His policy is simple - look around you, find the raddest thing to climb and go climb it! Greg doesn't call himself a "boulderer" or a "trad climber". He is a rock climber, striving to climb the most inspiring lines he possibly can, regardless of whether they are 3 feet or 3,000 feet off the ground. Greg has been doing that since the age of 6 and will to continue this quest as long as his body lets him.
Home town: Yekaterinburg, Russia
Current home: The Tasty Road
Favorite MAXIM rope: 9.1 Airliner, is there any other?
“I think the coolest thing about climbing is that it gives you access into that 3rd dimension that normal people don’t have. Most people are limited to walking forwards or sideways, but climbers can go up, and turns out, there is a lot of world to see up there. Climbing gives me freedom to go up, to go out, to go travel, and to generally see things from a different perspective.”
Tell us how and when you got into climbing?
I started climbing when I was 7 years old in Yekaterinburg, Russia. There I joined a local climbing team and competed in youth competitions until my family moved to America a few years later.
What do you think was the highlight of your climbing career (so far)?
It has to be free climbing El Corazon, 13b on El Cap with my brother, Mike back in 2016. The climb itself is incredible, and my brother and I make an awesome team. Good family bonding to stay the least.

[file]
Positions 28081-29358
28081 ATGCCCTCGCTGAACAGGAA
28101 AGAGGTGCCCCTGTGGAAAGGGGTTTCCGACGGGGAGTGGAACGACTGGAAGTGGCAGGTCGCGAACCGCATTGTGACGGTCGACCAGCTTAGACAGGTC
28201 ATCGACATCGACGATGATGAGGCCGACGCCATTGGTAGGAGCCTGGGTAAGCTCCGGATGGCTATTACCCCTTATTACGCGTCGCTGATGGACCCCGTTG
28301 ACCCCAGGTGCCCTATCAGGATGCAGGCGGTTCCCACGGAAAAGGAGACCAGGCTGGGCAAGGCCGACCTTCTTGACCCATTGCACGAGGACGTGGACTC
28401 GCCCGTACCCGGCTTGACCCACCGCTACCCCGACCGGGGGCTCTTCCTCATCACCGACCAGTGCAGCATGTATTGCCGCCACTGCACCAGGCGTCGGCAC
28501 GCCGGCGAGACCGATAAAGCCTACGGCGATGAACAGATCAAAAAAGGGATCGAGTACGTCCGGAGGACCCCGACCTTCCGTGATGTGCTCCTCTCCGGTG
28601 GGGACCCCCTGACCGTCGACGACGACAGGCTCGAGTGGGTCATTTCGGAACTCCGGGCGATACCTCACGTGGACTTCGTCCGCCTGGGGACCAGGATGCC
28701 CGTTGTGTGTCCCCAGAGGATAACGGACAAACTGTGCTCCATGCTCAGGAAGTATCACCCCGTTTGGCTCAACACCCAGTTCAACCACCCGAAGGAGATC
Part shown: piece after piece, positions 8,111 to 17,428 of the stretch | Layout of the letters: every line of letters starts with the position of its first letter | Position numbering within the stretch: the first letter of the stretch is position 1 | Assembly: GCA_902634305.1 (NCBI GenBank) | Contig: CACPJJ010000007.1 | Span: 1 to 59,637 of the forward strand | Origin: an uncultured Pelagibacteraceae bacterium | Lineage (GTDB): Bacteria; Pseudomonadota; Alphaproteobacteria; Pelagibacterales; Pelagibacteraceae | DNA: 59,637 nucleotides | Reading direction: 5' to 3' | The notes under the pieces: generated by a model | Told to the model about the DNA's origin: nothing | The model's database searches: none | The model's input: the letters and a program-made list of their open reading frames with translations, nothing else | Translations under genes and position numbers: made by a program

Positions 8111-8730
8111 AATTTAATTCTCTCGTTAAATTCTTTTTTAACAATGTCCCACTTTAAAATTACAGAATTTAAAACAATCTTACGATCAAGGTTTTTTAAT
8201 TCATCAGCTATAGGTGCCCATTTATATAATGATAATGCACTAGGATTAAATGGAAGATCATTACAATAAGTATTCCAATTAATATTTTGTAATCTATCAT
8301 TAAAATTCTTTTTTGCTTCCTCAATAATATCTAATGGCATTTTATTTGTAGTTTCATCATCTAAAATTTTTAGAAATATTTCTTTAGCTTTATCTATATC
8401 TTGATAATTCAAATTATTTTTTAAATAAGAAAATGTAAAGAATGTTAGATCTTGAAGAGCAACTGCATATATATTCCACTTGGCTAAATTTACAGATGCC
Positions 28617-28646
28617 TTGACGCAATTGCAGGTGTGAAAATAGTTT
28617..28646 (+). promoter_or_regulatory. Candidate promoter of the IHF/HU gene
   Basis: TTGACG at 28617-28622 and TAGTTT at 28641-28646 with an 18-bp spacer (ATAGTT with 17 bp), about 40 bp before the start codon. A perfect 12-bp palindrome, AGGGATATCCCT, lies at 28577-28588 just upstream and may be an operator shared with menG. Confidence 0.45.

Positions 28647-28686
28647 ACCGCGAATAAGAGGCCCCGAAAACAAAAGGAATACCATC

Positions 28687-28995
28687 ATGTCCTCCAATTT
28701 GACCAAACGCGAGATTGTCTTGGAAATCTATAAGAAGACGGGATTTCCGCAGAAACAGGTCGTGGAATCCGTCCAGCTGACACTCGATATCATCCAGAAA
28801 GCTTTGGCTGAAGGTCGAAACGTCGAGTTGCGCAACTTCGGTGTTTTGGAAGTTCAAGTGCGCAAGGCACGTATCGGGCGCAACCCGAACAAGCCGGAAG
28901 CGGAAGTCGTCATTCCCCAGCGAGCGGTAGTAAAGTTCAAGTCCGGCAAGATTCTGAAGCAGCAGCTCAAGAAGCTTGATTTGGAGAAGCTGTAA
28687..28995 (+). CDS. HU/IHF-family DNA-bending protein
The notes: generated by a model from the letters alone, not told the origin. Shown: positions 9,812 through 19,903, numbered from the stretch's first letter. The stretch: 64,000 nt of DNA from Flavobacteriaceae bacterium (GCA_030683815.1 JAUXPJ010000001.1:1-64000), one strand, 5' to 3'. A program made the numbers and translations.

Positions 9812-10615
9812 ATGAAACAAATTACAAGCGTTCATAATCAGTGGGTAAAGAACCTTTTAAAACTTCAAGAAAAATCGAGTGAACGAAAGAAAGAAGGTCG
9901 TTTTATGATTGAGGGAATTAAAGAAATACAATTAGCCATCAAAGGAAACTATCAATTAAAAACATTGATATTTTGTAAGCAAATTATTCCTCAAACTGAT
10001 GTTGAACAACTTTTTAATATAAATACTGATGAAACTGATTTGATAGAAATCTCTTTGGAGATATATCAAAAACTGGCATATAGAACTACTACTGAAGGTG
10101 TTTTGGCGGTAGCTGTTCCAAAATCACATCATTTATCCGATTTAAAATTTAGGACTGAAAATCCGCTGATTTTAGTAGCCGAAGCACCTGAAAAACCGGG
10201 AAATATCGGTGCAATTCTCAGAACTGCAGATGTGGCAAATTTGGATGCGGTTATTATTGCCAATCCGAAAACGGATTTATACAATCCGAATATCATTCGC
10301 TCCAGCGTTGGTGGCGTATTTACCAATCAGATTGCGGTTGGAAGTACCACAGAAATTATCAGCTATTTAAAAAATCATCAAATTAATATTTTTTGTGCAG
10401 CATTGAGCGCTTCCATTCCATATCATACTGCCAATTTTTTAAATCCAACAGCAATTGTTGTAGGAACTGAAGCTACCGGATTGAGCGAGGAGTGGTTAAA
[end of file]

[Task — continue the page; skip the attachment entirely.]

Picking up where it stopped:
What are you doing when you are not climbing?
Typing into my laptop as a software developer. I climb full time but also work quiet a lot from my computer, which gives climbing a good balance, allows me to fund my adventures, and also lets me use my brain.
Do you have any peculiar eating habits
I try to picture what Jonathan Siegrist would eat, and then eat 3 times as much
What stokes you the most?
As I think Honnold said - Big walls, big air, big adventures.
If you could choose a super power, what would it be?
What would you be doing if you weren’t a pro climber?
I would probably be dead by now. Or maybe surfing.
Country/City: Oliana, Spain
Length: 120 feet
When I came to Oliana, I skipped the normal trade routes and went straight to Joe Blau, a hard, long and (at that time) rarely repeated 14c bolted by Joe Kinder. I didn’t send that trip and learned a lot about failure, and it was cool to come back on a second trip and break through and clip those anchors.
Country/City: Yosemite, California
Length: 3000 feet
When I first came to the Valley and saw El Cap, I had climbed probably 5 trad leads in my whole life, but I knew that I could not leave until I free climbed that rock. Over the next year, I was able to hone my game with the good company of Walker Emerson, and to stand on top of it only 14 months later was quite a good feeling.
Country/City: Chattanooga, TN
Lenght: 12 feet
The Shield is easily the most beautiful boulder problem in the world, and one that I tried off and on never being strong enough. Last spring it was cool to buckle down, do some systematic training and summit the pebble once and for all.